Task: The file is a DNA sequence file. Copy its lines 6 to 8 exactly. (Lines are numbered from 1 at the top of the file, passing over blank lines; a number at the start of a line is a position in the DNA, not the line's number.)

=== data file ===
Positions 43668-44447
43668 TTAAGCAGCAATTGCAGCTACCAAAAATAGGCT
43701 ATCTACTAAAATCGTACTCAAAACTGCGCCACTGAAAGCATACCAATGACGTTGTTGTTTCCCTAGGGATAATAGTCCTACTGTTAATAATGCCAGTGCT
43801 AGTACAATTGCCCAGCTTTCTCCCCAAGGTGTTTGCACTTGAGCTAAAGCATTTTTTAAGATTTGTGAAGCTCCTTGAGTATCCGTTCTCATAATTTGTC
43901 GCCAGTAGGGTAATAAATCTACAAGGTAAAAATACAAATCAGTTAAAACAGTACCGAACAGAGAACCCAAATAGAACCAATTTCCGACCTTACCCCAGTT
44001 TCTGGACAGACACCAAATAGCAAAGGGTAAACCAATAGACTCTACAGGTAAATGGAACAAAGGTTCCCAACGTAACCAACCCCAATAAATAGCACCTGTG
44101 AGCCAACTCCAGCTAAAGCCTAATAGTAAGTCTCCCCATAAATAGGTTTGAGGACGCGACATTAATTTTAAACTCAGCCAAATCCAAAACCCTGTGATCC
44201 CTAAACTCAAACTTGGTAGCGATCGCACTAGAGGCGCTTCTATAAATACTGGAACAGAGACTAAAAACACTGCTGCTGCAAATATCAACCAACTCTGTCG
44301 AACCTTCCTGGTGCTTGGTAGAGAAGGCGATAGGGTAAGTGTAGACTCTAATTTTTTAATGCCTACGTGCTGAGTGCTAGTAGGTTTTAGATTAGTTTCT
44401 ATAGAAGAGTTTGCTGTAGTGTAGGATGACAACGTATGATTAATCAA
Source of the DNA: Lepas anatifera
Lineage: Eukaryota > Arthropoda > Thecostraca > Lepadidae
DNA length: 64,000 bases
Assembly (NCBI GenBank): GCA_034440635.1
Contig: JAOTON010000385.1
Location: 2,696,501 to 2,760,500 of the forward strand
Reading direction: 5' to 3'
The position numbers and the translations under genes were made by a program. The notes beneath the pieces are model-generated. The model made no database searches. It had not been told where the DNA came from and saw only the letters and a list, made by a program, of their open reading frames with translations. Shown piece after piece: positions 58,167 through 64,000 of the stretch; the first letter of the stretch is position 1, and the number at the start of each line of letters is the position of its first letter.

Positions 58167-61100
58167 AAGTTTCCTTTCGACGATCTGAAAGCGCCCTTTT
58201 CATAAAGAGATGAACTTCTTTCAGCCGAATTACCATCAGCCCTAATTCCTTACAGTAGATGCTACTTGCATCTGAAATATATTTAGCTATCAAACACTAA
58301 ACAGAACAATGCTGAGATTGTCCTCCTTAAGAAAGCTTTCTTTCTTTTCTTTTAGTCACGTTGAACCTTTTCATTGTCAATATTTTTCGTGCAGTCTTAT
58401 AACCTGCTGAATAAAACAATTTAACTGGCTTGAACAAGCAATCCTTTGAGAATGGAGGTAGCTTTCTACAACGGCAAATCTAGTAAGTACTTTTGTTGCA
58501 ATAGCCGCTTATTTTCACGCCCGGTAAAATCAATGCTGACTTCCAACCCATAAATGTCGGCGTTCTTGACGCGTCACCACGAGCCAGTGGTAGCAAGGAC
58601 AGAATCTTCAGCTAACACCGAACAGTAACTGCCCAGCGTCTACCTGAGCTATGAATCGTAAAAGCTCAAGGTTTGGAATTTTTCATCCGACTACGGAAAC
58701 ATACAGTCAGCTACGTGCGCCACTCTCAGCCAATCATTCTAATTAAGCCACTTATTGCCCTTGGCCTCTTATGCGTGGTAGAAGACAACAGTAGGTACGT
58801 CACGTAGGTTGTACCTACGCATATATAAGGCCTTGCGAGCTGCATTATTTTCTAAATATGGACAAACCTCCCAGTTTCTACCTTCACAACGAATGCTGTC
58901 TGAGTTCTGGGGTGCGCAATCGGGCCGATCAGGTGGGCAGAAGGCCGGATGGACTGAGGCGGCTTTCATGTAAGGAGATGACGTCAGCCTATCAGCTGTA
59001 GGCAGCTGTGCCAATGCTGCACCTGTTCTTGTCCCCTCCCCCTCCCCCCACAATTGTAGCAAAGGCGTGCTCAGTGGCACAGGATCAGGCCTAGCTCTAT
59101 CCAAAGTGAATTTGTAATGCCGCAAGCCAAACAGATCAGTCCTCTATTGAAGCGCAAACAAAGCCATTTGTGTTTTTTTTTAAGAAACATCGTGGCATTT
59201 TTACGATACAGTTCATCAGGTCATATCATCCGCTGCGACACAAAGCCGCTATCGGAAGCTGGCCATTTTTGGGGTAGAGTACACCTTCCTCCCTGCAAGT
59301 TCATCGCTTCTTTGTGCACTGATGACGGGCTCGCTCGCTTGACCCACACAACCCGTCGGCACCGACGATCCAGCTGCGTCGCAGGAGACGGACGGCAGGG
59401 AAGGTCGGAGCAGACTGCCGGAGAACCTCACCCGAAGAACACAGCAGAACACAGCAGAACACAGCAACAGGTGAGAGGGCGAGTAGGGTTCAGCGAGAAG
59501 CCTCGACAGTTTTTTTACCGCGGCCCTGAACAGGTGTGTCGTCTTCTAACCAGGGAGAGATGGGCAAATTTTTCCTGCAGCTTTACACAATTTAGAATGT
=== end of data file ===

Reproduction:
44001 TCTGGACAGACACCAAATAGCAAAGGGTAAACCAATAGACTCTACAGGTAAATGGAACAAAGGTTCCCAACGTAACCAACCCCAATAAATAGCACCTGTG
44101 AGCCAACTCCAGCTAAAGCCTAATAGTAAGTCTCCCCATAAATAGGTTTGAGGACGCGACATTAATTTTAAACTCAGCCAAATCCAAAACCCTGTGATCC
44201 CTAAACTCAAACTTGGTAGCGATCGCACTAGAGGCGCTTCTATAAATACTGGAACAGAGACTAAAAACACTGCTGCTGCAAATATCAACCAACTCTGTCG